Costly To Produce

I rescued my M70 Hornet decades ago. It’s a fascinating example of ingenious engineering that took one basic action and adapted it to a span of cartridges ranging in length and size from .375 H&H to the .22 Hornet. Here’s how they did it:

Contrary to what many believed, the pre-’64 M70 action was not a forging. It began life as a 7.5-lb. block of chrome-moly steel. After undergoing 75 machining operations, the action emerged as a 19.3 oz. example of gunsmithing art — streamlined, stylish, extremely rigid — no action was more elegant. With an ideally located and massive recoil lug and stiff midsection, it was a stable platform when bedded. For decades it reigned as the action-of-choice for big bore competition.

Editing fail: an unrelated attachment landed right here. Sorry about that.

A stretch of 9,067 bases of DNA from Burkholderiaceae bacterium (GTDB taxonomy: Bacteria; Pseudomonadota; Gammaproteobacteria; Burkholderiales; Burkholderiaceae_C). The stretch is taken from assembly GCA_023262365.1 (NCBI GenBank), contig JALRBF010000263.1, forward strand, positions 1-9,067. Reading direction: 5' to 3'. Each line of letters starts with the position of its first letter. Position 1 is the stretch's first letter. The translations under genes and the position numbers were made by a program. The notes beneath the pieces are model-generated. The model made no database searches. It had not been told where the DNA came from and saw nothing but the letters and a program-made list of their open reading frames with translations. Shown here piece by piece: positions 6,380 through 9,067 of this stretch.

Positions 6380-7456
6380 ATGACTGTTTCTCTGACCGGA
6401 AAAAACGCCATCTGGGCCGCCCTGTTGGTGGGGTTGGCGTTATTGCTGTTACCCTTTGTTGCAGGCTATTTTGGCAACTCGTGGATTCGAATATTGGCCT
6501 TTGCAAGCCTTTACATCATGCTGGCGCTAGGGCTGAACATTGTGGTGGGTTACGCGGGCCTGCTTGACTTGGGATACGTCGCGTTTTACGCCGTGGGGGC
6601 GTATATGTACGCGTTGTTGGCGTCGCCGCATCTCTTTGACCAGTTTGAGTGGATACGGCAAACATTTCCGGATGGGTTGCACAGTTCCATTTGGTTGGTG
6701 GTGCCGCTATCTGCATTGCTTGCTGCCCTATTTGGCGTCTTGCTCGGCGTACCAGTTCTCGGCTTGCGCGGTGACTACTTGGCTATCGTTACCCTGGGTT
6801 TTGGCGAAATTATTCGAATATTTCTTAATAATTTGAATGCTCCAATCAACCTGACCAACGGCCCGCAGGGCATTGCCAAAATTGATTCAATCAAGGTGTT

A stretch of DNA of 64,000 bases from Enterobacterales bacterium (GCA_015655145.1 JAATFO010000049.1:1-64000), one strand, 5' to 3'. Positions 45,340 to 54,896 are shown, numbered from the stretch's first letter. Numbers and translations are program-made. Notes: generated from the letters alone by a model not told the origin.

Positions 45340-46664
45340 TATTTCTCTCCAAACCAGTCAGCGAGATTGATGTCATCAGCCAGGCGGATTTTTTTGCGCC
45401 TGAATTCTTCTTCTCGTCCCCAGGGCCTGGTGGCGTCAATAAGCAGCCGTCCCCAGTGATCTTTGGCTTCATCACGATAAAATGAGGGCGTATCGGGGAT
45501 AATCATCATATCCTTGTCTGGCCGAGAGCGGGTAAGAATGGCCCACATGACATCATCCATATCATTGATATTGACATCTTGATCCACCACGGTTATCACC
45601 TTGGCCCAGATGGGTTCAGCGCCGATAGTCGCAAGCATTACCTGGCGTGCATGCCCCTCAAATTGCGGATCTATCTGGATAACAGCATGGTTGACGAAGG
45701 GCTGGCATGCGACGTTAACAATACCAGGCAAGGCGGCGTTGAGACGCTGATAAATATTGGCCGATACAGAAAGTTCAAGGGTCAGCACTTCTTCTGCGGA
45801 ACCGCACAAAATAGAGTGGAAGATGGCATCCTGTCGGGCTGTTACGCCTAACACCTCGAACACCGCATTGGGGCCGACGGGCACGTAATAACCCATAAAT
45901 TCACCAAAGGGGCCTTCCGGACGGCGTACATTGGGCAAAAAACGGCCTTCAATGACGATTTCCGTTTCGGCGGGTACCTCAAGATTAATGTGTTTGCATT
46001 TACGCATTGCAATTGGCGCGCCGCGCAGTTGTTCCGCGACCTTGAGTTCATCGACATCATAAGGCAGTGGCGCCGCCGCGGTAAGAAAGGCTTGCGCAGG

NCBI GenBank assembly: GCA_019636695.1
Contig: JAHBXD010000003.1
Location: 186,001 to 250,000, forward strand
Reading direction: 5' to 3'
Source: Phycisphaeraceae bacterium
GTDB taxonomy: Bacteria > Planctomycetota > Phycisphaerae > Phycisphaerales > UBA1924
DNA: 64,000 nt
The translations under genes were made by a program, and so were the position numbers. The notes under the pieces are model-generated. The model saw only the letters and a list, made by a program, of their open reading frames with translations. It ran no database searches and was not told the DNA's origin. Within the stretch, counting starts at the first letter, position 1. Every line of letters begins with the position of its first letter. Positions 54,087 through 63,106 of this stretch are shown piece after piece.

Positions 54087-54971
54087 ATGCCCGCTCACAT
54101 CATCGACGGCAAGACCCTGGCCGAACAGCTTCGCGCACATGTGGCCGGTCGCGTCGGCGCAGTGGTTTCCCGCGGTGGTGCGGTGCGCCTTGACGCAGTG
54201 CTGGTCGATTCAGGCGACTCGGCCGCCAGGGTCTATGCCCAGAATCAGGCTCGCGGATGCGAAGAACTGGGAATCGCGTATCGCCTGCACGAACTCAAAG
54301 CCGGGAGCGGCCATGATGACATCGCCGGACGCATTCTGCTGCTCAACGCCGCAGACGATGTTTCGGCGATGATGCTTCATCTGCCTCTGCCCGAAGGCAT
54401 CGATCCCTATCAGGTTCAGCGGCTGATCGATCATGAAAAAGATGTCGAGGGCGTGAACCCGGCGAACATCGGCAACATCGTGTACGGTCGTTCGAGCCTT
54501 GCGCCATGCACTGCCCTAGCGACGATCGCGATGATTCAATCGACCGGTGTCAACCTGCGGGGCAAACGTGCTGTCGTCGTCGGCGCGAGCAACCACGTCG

Unfortunately, it was those 75 machining operations and machining time that doomed the pre-’64 action. It simply couldn’t compete on a cost basis with investment cast actions and actions machined from round bar stock.

The bolt was a chrome-moly forging with an integral, graceful handle and tear-shaped bolt knob. A subtle feature, not always understood, is the small guide lug located at the middle of the bolt to assure smooth, non-cramping cycling. Fitted with a Mauser-type extractor and a 3-position safety in the bolt sleeve, the bolt was as functional as it was good-looking.